Peshawar, Pakistan (AFP) March 13, 2011
A US drone strike targeting a rebel vehicle and a compound on Sunday killed six militants and wounded five others in a Pakistani tribal region near the Afghan border, officials said.
The unmanned aircraft fired missiles in mountainous Spalga village, 15 kilometres (nine miles) northeast of Miranshah, the main town in North Waziristan tribal district and a stronghold of Taliban and Al-Qaeda-linked rebels.
"US drones fired six missiles targeting a militant vehicle and a nearby rebel compound owned by a Tehreek-e-Taliban Pakistan (TTP) leader, Rahimullah, killing six militants," a senior security official in Miranshah told AFP.
Five militants were also wounded in the attack, said the official, who spoke on condition of anonymity. The identities of those killed and injured were not immediately known.
Another security official also confirmed the strike and casualties but said it was not clear how many drones had taken part in the attack.
He added that several drones were still flying in the area.
Earlier in the day, a US missile strike in the lawless tribal region of South Waziristan had missed its target -- a militant vehicle -- allowing at least four militants to flee.
Missile attacks doubled in the tribal areas last year as the covert campaign was stepped up, with more than 100 drone strikes killing over 670 people in 2010 compared with 45 strikes that killed 420 in 2009, according to an AFP tally.
Most have been concentrated in North Waziristan, the most notorious Afghan Taliban and Al-Qaeda bastion in Pakistan, where the United States wants the Pakistan military to launch a ground offensive as soon as possible.
But despite pressure from Washington, Pakistan has stalled on launching such an offensive in North Waziristan, saying its troops are already overstretched.
The US ambassador to Islamabad, Cameron Munter, told reporters in December that US officials would like to see Pakistan launch an offensive there "tomorrow" but acknowledged that troops were stretched too thin to act immediately.
The United States does not confirm drone attacks, but its military and the Central Intelligence Agency (CIA) operating in Afghanistan are the only forces that deploy them in the region.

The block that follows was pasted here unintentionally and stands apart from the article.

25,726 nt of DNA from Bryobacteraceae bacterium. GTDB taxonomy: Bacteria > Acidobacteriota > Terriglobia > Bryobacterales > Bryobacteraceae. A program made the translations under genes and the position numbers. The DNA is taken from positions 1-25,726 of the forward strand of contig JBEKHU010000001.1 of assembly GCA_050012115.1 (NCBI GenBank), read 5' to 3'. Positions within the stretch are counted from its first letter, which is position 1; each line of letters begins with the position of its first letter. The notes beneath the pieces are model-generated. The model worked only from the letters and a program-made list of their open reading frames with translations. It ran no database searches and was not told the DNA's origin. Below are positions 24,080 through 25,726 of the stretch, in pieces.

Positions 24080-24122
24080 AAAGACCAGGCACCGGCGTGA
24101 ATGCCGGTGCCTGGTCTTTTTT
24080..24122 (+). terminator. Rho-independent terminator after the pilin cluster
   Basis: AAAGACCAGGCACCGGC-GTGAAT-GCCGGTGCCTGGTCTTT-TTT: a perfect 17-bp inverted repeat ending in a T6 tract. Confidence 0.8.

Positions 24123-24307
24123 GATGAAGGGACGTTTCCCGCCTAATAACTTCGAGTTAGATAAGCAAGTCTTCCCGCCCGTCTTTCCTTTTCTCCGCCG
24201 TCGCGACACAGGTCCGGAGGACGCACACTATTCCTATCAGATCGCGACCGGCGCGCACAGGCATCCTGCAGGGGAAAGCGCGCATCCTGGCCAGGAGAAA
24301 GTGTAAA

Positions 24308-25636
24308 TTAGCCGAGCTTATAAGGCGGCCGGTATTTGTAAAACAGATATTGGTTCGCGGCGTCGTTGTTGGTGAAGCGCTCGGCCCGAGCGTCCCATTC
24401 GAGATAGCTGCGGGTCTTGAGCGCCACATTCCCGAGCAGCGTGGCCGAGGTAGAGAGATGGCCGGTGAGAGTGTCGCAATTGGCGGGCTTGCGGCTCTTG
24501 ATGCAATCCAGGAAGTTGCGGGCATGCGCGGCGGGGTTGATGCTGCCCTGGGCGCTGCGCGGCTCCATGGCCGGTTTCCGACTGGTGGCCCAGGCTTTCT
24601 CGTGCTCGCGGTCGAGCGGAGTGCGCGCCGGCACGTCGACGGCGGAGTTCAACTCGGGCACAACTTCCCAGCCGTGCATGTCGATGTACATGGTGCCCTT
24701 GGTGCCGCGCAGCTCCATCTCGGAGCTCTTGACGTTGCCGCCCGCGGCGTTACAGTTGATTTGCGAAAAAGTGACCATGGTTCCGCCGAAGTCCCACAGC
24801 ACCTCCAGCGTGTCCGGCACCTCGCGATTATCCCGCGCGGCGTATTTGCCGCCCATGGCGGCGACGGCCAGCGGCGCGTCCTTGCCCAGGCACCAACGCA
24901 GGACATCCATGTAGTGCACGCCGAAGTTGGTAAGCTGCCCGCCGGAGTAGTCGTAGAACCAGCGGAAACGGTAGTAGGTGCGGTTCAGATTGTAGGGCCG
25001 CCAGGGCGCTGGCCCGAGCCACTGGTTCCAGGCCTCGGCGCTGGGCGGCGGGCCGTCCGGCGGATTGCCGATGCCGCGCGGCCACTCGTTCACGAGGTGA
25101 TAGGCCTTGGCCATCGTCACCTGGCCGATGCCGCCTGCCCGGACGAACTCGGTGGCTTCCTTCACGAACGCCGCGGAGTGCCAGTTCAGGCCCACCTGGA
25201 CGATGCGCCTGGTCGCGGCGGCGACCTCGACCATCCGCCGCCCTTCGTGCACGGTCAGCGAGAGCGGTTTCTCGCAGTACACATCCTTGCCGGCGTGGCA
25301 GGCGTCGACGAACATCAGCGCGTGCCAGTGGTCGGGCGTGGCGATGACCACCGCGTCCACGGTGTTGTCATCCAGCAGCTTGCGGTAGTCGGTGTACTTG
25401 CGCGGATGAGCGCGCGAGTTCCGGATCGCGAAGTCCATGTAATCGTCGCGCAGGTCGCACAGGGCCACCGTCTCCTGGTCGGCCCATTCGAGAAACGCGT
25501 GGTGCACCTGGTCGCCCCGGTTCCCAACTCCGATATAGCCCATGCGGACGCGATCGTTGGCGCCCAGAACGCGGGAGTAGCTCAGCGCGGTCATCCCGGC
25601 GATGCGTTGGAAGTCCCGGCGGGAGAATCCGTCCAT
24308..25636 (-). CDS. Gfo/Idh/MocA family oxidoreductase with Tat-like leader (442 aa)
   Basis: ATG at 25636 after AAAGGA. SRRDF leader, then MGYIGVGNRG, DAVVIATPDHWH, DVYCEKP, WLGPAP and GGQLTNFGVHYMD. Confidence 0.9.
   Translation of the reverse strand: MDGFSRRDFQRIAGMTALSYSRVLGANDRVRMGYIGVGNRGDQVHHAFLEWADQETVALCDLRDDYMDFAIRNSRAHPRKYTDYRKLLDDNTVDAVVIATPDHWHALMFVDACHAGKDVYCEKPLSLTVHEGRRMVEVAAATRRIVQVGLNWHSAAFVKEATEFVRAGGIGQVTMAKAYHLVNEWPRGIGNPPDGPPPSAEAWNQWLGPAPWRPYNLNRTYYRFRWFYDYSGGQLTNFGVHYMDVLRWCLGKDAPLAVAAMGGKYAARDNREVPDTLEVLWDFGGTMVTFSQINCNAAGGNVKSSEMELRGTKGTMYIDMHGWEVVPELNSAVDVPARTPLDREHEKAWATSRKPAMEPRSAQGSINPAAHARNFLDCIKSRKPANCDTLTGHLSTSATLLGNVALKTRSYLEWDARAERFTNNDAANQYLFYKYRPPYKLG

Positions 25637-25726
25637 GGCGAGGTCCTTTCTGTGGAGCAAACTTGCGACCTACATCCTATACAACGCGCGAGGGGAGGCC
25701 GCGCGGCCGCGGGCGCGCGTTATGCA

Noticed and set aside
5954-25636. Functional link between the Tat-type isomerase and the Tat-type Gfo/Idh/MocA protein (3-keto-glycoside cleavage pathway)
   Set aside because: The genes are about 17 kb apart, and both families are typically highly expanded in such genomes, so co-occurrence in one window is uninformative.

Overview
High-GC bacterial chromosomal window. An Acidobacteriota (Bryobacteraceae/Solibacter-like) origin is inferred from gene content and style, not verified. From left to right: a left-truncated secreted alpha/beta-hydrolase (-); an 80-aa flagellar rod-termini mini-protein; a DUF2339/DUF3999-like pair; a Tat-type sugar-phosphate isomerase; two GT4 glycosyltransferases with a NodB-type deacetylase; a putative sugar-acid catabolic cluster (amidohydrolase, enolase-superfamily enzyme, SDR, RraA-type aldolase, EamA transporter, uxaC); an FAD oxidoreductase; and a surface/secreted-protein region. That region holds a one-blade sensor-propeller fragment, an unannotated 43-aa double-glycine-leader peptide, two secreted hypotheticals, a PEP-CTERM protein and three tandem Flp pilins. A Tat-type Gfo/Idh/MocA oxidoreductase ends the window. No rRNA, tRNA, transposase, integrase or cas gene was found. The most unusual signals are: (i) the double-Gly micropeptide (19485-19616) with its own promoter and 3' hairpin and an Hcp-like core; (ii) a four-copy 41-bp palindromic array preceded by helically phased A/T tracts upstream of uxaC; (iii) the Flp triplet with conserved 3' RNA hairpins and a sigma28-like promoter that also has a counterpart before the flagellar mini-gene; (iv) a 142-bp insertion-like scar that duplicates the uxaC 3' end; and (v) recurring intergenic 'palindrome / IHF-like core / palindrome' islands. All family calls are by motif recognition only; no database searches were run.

The US strikes are deeply unpopular among the Pakistani public, who also see military action on Pakistani soil as a breach of national sovereignty.
But Islamabad tacitly cooperates with the bombing campaign, which US officials say has severely weakened Al-Qaeda's leadership and killed high-value targets including the former Pakistani Taliban chief Baitullah Mehsud.
US officials say Pakistan-based militants are active in escalating a nine-year insurgency in Afghanistan, putting up a deadly fight against 140,000 US-led NATO troops there and seeking to bring down the Western-backed government in Kabul.
earlier related report
The missile strike took place in Azam Warsak town, 20 kilometres (12 miles) west of Wana, the main town of the South Waziristan tribal district, where the Pakistani military launched an operation against Islamist militants in 2009.
"US drones first fired two missiles targeting a militant vehicle but they failed to hit, allowing rebels, who were said to be over four in number, to run away," a senior security official told AFP.
He said that two more missiles fired from a drone hit the vehicle but failed to destroy it.
Another security official in the area confirmed the strike, adding that at least four of the unmanned aircraft had been flying in the area on Sunday morning.
He said that identity of militants on board the vehicle was unknown.
The United States does not confirm drone attacks, but its military and its Central Intelligence Agency (CIA) operating in Afghanistan are the only forces that deploy them in the region.
The covert US strikes cause anti-American hostility among the Pakistani public, who see foreign military action on Pakistani soil as a violation of national sovereignty.
Missile attacks doubled in the tribal areas last year as the campaign was stepped up, with more than 100 drone strikes killing over 670 people in 2010 compared with 45 strikes that killed 420 in 2009, according to an AFP tally.
Pakistan tacitly cooperates with the bombing campaign, which US officials say has severely weakened Al-Qaeda's leadership and killed a number of high-value targets, including the former Pakistani Taliban chief Baitullah Mehsud.
The United States has been increasing pressure on Pakistan to crack down on Islamist havens along the Afghan border, a hub of Taliban and Al-Qaeda linked militants fighting across the border in Afghanistan.
Pakistani commanders have not ruled out an offensive in North Waziristan, but argue that gains in South Waziristan and the northwestern district of Swat need to be consolidated to prevent their troops from being stretched too thin.
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US drone strike kills six militants in Pakistan: officials
Miranshah, Pakistan (AFP) March 11, 2011
At least six militants were killed in two US drone attacks in Pakistan's northwestern tribal region near the Afghan border on Friday, security officials said. The first drone fired two missiles targeting a suspected militant vehicle in Khaisor town, about 30 kilometres (19 miles) north of Miranshah, the main town in the North Waziristan region, they said. The attack left three militants ... read more
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